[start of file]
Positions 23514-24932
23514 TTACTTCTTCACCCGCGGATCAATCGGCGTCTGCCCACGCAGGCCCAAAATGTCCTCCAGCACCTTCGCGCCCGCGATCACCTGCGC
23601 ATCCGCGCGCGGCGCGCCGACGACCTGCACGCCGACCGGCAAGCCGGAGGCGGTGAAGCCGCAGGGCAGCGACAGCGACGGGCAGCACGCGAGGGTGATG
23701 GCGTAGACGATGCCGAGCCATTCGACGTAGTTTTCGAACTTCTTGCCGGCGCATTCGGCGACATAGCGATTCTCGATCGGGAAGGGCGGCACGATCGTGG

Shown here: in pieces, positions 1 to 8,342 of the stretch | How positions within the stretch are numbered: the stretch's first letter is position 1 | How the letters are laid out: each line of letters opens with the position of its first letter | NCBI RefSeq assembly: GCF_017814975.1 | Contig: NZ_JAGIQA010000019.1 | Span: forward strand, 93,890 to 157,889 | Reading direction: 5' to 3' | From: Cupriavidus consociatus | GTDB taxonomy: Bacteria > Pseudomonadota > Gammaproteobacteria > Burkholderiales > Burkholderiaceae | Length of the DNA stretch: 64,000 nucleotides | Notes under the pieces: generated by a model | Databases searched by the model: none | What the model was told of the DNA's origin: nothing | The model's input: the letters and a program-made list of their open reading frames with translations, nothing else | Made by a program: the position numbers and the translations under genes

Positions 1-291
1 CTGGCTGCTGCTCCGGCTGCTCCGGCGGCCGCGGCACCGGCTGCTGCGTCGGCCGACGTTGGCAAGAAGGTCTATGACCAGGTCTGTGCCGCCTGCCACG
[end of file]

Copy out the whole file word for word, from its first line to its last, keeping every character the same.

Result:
Positions 23514-24932
23514 TTACTTCTTCACCCGCGGATCAATCGGCGTCTGCCCACGCAGGCCCAAAATGTCCTCCAGCACCTTCGCGCCCGCGATCACCTGCGC
23601 ATCCGCGCGCGGCGCGCCGACGACCTGCACGCCGACCGGCAAGCCGGAGGCGGTGAAGCCGCAGGGCAGCGACAGCGACGGGCAGCACGCGAGGGTGATG
23701 GCGTAGACGATGCCGAGCCATTCGACGTAGTTTTCGAACTTCTTGCCGGCGCATTCGGCGACATAGCGATTCTCGATCGGGAAGGGCGGCACGATCGTGG

Shown here: in pieces, positions 1 to 8,342 of the stretch | How positions within the stretch are numbered: the stretch's first letter is position 1 | How the letters are laid out: each line of letters opens with the position of its first letter | NCBI RefSeq assembly: GCF_017814975.1 | Contig: NZ_JAGIQA010000019.1 | Span: forward strand, 93,890 to 157,889 | Reading direction: 5' to 3' | From: Cupriavidus consociatus | GTDB taxonomy: Bacteria > Pseudomonadota > Gammaproteobacteria > Burkholderiales > Burkholderiaceae | Length of the DNA stretch: 64,000 nucleotides | Notes under the pieces: generated by a model | Databases searched by the model: none | What the model was told of the DNA's origin: nothing | The model's input: the letters and a program-made list of their open reading frames with translations, nothing else | Made by a program: the position numbers and the translations under genes

Positions 1-291
1 CTGGCTGCTGCTCCGGCTGCTCCGGCGGCCGCGGCACCGGCTGCTGCGTCGGCCGACGTTGGCAAGAAGGTCTATGACCAGGTCTGTGCCGCCTGCCACG